Tuesday, August 28, 2012
It's only about 30 minutes, but what a 30 minute ride! This is a live set released in 83. I assumed that the playing would be sloppy and amazing (and it is), but the sound quality really blows me away! Most of the live recordings of The Cramps' peers sound terrible. This is a clean, crisp recording. Wow.
I've always seemed to have a strange relationship with Neko Case's music. I like all the parts. The arrangements, her voice, the lyrics, the production. When it's playing I enjoy it. Now I'm not crazy for it, & it does have a tendency to morph into background music, but I enjoy it. However, 10 minutes after I finish listening to it, I've totally forgotten about it. It's like it's never existed.
This is a live set from this young Australian folk act. There's a surprising amount of stylistic diversity present, from honky tonk to strummy folk. This is all presented with beautiful harmonies & a charming stage presence.
OSFT are a contemporary progressive bluegrass band. I think of their music as "third stream" bluegrass, influenced more by classical and contemporary indie rock than the blues or folk tradition. Similar in that regard to the Punch Brothers, etc etc...
The sonics of "Six Years" are absolutely stunning. Of course with David Grisman doing the production work, that is to be expected.
Unfortunately, there's not a lot here that I can really sink my teeth into. The technical abilities are strong, but none of it seems to move me.
Sunday, August 26, 2012
There's a languid pace to this material. Touches of accordion add a southwestern flair, & accentuate the desert vibe.
It's a bit odd when I think of this album. I like some material so well, that I think perhaps more highly of it on the whole than I should. On balance, I find quite a bit of the material a bit too smooth (perhaps its the curse of the piano based arrangements). But the material that works for me.... oh, how it works.
This is one of the short list albums that were the soundtrack to my college years. I can't remember who bought the album first, & I suppose that doesn't really matter. What I do remember is how various friends and roommates fell in love with the album. About the time anyone would get sick of it, someone else would seem to discover it for the first time. So this one got a LOT of plays.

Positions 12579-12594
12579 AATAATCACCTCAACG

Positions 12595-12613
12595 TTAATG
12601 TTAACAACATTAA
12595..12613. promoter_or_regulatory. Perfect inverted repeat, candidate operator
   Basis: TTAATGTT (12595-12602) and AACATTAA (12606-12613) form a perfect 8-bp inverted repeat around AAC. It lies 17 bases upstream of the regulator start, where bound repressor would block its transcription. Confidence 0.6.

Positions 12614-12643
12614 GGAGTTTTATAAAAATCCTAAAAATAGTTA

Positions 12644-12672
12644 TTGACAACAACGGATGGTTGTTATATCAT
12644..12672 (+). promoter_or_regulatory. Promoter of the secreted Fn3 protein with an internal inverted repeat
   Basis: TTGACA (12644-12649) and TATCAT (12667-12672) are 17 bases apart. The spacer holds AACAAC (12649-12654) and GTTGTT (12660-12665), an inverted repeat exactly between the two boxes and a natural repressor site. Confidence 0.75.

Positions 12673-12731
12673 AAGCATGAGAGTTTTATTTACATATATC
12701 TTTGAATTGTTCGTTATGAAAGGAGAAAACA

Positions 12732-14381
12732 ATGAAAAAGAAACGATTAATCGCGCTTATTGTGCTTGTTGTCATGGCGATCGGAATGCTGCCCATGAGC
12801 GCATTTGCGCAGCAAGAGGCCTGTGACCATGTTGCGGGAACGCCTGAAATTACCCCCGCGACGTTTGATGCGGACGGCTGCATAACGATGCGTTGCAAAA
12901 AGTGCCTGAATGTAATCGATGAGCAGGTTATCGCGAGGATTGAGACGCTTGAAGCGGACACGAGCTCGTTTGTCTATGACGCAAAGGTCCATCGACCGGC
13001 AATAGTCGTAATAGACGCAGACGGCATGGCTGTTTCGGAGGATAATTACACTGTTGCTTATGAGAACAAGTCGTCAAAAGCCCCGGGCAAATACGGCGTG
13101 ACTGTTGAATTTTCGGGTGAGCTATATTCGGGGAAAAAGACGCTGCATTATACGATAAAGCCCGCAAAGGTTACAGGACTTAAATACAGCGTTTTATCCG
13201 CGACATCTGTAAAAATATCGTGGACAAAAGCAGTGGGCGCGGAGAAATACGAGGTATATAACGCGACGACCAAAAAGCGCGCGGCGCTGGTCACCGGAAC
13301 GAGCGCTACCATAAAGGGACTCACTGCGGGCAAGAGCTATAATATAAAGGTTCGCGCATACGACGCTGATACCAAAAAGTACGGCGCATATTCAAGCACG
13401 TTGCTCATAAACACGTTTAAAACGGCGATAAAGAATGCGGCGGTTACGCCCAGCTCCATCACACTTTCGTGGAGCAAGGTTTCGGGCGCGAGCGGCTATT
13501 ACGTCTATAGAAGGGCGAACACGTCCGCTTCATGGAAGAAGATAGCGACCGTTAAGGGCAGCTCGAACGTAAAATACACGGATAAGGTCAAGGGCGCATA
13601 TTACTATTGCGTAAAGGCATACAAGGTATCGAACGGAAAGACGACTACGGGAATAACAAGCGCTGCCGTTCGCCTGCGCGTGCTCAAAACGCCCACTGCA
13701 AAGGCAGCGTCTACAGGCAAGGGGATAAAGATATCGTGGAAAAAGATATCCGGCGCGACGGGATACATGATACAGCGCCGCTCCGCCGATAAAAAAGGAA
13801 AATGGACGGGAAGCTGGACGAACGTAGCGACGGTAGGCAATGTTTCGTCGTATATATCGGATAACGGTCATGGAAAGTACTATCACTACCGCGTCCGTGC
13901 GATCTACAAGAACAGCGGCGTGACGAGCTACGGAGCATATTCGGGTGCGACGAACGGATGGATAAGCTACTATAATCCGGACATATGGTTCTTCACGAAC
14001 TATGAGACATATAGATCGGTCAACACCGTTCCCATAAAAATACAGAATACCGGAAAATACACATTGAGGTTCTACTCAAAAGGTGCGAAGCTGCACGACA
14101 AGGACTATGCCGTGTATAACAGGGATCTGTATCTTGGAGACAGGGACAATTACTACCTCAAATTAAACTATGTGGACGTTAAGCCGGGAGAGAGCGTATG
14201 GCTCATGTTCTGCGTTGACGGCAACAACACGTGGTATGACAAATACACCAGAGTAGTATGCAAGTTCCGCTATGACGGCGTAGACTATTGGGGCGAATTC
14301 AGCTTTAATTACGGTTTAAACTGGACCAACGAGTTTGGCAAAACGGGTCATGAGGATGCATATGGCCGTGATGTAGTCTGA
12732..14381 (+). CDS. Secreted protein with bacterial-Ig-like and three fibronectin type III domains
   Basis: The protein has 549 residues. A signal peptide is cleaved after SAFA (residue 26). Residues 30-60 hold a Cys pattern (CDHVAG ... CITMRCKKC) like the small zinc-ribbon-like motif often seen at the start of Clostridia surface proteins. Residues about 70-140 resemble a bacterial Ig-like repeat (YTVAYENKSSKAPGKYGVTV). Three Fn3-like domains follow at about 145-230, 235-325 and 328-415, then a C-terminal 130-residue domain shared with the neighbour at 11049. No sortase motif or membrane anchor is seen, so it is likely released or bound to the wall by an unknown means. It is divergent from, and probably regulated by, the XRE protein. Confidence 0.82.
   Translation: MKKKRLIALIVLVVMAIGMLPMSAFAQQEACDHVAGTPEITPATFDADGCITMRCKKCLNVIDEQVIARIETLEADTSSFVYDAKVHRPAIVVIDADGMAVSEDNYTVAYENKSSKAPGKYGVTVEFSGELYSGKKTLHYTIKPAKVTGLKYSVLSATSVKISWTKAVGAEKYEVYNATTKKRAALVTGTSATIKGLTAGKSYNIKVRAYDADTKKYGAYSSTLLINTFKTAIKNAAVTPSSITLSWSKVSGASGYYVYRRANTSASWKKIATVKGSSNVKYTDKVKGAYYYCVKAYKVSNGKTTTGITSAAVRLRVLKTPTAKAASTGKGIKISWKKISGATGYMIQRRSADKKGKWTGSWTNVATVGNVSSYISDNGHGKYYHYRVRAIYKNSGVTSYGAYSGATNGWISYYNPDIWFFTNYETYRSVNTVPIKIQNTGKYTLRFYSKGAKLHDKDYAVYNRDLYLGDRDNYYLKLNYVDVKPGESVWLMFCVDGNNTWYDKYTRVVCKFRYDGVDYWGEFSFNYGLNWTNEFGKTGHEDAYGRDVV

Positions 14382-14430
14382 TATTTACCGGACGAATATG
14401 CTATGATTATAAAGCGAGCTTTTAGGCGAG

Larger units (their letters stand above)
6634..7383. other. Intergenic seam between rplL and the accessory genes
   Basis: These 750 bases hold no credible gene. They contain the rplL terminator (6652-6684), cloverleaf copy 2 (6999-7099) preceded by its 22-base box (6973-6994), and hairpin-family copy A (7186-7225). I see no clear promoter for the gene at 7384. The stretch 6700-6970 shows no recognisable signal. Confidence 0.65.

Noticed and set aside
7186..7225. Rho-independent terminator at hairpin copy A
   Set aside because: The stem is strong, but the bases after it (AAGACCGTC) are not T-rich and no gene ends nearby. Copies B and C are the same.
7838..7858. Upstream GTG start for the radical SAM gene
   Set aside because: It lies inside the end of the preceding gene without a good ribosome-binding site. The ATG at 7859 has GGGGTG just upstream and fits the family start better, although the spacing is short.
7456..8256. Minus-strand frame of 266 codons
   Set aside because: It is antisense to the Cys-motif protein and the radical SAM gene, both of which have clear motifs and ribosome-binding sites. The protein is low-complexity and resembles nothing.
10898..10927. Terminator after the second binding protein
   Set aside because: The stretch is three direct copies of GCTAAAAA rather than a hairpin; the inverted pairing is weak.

In so many ways it still sounds like a perfect soundtrack to that time. Brash stupid songs ("Gary's Got a Boner"), semi ironic references to our childhood (the KISS cover), doses of angst ("Unsatisfied"). Listened in opposition to the posturing of arena rock, or the big city artiness of post punk, it was a breath of fresh air. Somehow the Replacements seemed like guys we would know. And maybe you'd see this sort of sloppy rock & roll on a Friday or Saturday night at the local dive bar.
Saturday, August 25, 2012
This is a CD reissue of The Cramps' second full length, with their debut EP tacked onto the end. Hence the 2 dates.
Psychedelic Jungle suffers a bit from muddy production, as so many 80s releases are prone to do. Ultimately, it's just not their strongest collection of material. The performances are rather subdued (by their standards). I'd suggest skipping it.
Somehow, sisters from the Bronx ended up recording dark skittery minimalist funk. This music owed more to the early post punk scene than it did to any obvious soul/funk pedigree. How does this happen? Of course they came to be reevaluated through the side door. Their songs were used widely as samples in the early 90s. This music is still vibrant and fresh sounding. Highly recommended.
This album cover is so representative of Madlib's sound. A degrading imagine, strong at first impression, that slowly slips away as you come closer to grabbing it. Brilliant.
As I listened to this album I kept thinking about how Madlib seems to be underappreciated. Oh sure, there's a sense that critically he's seen as a talented guy, but there's really only a small cult of Madlib heads who really seem to value his music. Why is a band like Radiohead seen as perhaps the dominant musical voice of our time? What do they offer that he doesn't? My initial reaction is that residual rockism is the answer. They're seen as musicians, while he's seen as some sort of DJ/producer figure.
This entry in the Beat Konducta series is Madlib's tribute to his good friend & collaborator, J Dilla. It's an information rich instrumental sound collage. Highly recommended.
The third volume in Strut Records' "Inspiration Information" series brings together veteran Ethiopian jazz player Mulatu Astatke with young London groove merchants The Heliocentrics. The concept is intriguing, introduce young lions to veterans, and hear the results. Unfortunately, in this case the collaborative process doesn't seem to have quite worked. The result sounds more like The Heliocentrics laying down a musical bed, quite Astatke provides some melody lines on top. Astatke's work is interesting, if not particularly groundbreaking. The Heliocentrics, however, are too prove to devolving into the tepid forms of downbeat that were so popular at the turn of the century. This ultimately succeeds as neither funk nor Ethiojazz.
Tuesday, August 21, 2012
Talk about an album title not matching its sound. Even the album cover, showing the band with palm trees, is contradictory to its sound. There's no sunshine here. This Miami is only night. Driving a fast car through the desert, not knowing if you're running to or from something. The soundtrack to a horror/action movie.
The sound here is less bluesy than "Fire of Love". For some reason I keep thinking of Echo & the Bunnymen. Perhaps it's the deep vocals.